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How to
Use the Activities


Inquiry Question

Historical Context




Table of

Putting It All Together

Fort Hancock reflected important developments in 19th- and 20th-century American defense. The following activities should help emphasize both what happened in the past and what topics remain important today.

Activity 1: Continued Evolution of Defenses
In total the weapons installed at Fort Hancock cost hundreds of millions of dollars. Yet in nearly 100 years not one of them was fired against an attack. Was the money therefore wasted or were the weapons possibly the reason that New York Harbor remained safe?

To examine this issue, have students review Reading 2. Then have them decide which of the two Congressmen they agree with and write a short essay in which they explain why. Make sure they discuss alternatives to defense spending. Then have the class discuss their answers, or hold a debate between the two sides.

Activity 2: Protecting Coastal America
New York City was not the only harbor that needed to be defended. As the list in the footnote at the end of Reading 1 points out, the Endicott Report believed 26 other ports needed better defenses. (If students don't recognize some of the places, point out that modern ships were heavier and needed deeper channels. Some 19th-century ports declined in importance because their harbors were too shallow.) Divide the class into teams of four or five, and have each group choose one of the 26 cities to defend. Each group should research the history of the port and draw up a plan, using the Endicott System of defense, that shows how they would have defended their city in 1900. Then ask each group to consider how they would have changed their plans for defense if they had been in charge in the 1950s. Have them keep in mind the use of surface-to-air missiles to protect cities from intercontinental bombers and, later, Intercontinental Ballistic Missiles, or ICBMs. Conclude the activity by holding a classroom discussion on the need to continually update the nation's defense systems.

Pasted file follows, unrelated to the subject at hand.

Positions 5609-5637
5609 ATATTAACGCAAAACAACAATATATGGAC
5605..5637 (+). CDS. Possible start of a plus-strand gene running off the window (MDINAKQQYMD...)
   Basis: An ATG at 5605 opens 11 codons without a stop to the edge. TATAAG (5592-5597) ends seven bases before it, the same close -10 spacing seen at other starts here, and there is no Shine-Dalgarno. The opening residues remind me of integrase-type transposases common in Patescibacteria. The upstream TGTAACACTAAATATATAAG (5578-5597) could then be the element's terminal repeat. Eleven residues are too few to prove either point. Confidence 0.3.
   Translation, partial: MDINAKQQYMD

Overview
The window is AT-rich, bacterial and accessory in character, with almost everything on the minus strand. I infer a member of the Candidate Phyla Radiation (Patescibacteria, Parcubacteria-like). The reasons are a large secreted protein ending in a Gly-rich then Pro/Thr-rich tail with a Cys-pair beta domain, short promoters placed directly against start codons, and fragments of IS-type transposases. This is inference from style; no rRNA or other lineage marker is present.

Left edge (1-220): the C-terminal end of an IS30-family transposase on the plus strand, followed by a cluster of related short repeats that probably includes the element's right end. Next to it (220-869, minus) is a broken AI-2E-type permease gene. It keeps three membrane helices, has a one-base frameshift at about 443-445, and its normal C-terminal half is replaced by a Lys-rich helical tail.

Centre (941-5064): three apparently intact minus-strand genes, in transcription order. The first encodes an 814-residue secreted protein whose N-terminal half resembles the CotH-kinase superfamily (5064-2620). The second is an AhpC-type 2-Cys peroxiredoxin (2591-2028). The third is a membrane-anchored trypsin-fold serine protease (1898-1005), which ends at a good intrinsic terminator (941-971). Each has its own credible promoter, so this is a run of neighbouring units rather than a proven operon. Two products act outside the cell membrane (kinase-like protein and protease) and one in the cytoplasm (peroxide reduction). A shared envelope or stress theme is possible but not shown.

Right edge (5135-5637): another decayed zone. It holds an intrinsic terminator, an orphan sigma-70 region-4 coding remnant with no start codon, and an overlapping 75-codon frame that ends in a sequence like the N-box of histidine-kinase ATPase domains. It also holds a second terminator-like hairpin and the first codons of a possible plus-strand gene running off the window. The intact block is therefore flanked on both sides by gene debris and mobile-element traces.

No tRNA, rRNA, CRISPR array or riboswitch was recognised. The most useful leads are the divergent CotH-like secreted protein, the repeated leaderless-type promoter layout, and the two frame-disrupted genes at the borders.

Activity 3: Your Community—Defense and the Economy
Often a community or region finds its economy tied to a specific industry. In many areas the military significantly affects an area's economic health, either because of a base or because of weapons manufacture. Have the students research their own community (or region if necessary) to determine if there are any military installations or arms manufacturers nearby. Have them research what has happened to these industries since 1980, when there was first a large buildup, then a significant decrease, in military spending. Have students hold a debate on the following statement: "The reliance of a community or a region on military installations or defense factories is a positive thing."



Comments or Questions

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